Designer Drug Rehab
People who take designer drugs likely never intended to become addicted. In fact, it’s quite likely that people who began taking these drugs did so because they thought the drugs could help them to enjoy a party, connect with friends or make traumatic experiences a little easier to forget. Over time, as the addiction set in, the use of the drug became an issue of compulsion, rather than choice. Soon, people had to keep taking the drug just to keep from feeling terrible.
Overcoming an addiction like this is difficult to do without help. In fact, experts suggest that addictions can be so very strong, and the behaviors that support the addiction can become so ingrained, that it’s difficult to break the cycle alone. With help, however, people can learn more about why they began taking designer drugs, and they can develop important skills that can help them avoid drugs in the future.
A Social Lubricant
Rehab programs are designed to focus on the future, helping people to develop new habits and new ways of living. But it’s also important for addicted people to know and understand a little about the past. With this knowledge, they can develop new habits that can protect them from the call of drugs. When it comes to designer drugs, many of these lessons revolve around social cues.
Designer drugs are often taken in the context of house parties and concerts, according to a study in the journal Addiction, which seems to suggest that people use these drugs when they’d like to enjoy the company of their friends and those they feel close to. Over time, it may seem as though taking drugs is the only way that people can even connect with their friends at all. The drug use seems to dominate their interactions with others. In rehab programs, these patterns can be amended.
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While rehab programs are tailored to the needs of the specific addicted person, and many therapy tools are used to help that person alone, rehab programs can also be quite social. People are asked to attend support group meetings, learning how to relate to others without the use of drugs, and informal conversations between people in treatment are also common. People swap stories, make friends and share personal information. Over time, people learn to make friends based on healthy attributes, such as shared interests and common backgrounds. In a designer drug program, people might learn how to make connections without leaning on drugs.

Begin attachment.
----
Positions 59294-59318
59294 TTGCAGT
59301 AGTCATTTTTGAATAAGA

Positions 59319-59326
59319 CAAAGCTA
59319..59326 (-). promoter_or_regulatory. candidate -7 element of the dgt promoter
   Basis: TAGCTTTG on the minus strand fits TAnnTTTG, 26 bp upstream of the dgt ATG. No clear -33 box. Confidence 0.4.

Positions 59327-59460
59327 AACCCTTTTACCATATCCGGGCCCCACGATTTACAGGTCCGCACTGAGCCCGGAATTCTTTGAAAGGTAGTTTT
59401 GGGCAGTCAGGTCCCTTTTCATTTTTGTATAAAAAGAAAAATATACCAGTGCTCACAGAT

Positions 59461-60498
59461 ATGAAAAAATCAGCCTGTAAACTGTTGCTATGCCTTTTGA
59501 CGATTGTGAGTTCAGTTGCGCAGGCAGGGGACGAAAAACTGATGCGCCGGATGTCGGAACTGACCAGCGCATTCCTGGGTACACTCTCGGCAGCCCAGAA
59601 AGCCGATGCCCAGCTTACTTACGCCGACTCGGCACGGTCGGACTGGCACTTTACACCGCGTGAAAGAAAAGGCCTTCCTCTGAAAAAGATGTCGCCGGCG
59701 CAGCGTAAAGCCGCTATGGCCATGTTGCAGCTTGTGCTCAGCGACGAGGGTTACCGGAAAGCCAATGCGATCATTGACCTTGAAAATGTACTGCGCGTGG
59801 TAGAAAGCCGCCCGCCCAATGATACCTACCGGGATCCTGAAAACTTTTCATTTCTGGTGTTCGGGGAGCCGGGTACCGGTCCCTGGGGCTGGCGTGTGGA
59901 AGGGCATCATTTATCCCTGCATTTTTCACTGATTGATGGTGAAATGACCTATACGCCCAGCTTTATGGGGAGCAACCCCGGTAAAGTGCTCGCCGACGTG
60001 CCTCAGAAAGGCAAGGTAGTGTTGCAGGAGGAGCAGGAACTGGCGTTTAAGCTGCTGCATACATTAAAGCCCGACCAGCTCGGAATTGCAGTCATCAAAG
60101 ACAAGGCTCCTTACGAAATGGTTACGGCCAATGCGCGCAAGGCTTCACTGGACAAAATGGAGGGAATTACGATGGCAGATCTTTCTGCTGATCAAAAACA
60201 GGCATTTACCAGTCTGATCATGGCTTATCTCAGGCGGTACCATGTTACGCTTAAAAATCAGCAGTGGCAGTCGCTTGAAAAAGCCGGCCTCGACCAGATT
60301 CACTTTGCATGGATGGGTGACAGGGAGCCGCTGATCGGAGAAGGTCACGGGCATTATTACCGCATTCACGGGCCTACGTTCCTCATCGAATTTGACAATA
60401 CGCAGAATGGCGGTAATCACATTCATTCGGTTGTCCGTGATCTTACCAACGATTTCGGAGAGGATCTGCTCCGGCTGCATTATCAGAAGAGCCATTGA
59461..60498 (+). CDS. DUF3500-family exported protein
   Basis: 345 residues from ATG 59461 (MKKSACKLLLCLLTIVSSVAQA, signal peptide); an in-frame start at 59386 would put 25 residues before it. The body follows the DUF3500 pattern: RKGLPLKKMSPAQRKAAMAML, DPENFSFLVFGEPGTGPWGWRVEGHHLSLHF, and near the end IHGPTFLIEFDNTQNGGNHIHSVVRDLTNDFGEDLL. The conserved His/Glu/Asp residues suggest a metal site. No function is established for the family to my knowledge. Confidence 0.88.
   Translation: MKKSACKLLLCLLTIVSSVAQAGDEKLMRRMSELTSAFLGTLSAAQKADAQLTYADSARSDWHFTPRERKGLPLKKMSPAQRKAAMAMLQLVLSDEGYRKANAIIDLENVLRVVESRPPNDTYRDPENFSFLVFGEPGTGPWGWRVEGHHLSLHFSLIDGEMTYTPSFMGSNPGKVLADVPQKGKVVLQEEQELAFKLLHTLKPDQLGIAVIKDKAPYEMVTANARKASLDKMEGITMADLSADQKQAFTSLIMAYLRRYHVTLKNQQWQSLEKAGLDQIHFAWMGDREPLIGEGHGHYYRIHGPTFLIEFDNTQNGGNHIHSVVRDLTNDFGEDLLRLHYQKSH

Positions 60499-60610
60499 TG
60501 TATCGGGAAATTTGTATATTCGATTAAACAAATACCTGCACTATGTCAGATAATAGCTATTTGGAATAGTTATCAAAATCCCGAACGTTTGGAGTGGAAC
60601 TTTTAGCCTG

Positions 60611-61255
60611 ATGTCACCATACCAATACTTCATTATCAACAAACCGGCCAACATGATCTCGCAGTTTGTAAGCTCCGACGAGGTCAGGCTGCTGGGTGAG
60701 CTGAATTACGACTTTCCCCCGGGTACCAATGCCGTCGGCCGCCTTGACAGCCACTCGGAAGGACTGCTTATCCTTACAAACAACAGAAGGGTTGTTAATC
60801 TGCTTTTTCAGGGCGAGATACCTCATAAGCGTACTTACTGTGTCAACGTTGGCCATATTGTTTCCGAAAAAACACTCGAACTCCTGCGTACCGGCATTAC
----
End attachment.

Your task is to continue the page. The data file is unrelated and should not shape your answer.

Easing Mental Distress
People can take designer drugs for all sorts of reasons, and those reasons might vary significantly from person to person. For women, however, the use of any type of drug is often associated with an underlying mental illness. Women who experience trauma, and then develop post-traumatic stress disorder (PTSD) as they attempt to deal with that trauma, might be at the highest risk for developing an addiction issue, with the Journal of Traumatic Stress reporting that women with PTSD comprise 30 to 59 percent of those in treatment for a substance abuse issue. Designer drugs can make symptoms of mental illness seem to fade, allowing the person to feel altered or euphoric, and better able to cope with the illness and the damage it can cause. Unfortunately, the illness is still there, just waiting for the drug to wear off, and the symptoms of mental illness might even grow stronger each time the person goes through an intoxication/sobriety cycle.
Rehab programs can use a variety of therapy techniques to help people overcome their mental illnesses, and their addiction issues. For example, women with PTSD may be provided with multiple types of counseling, including:
- Stress inoculation training
- Prolonged exposure
- Supportive counseling
- Cognitive behavioral therapy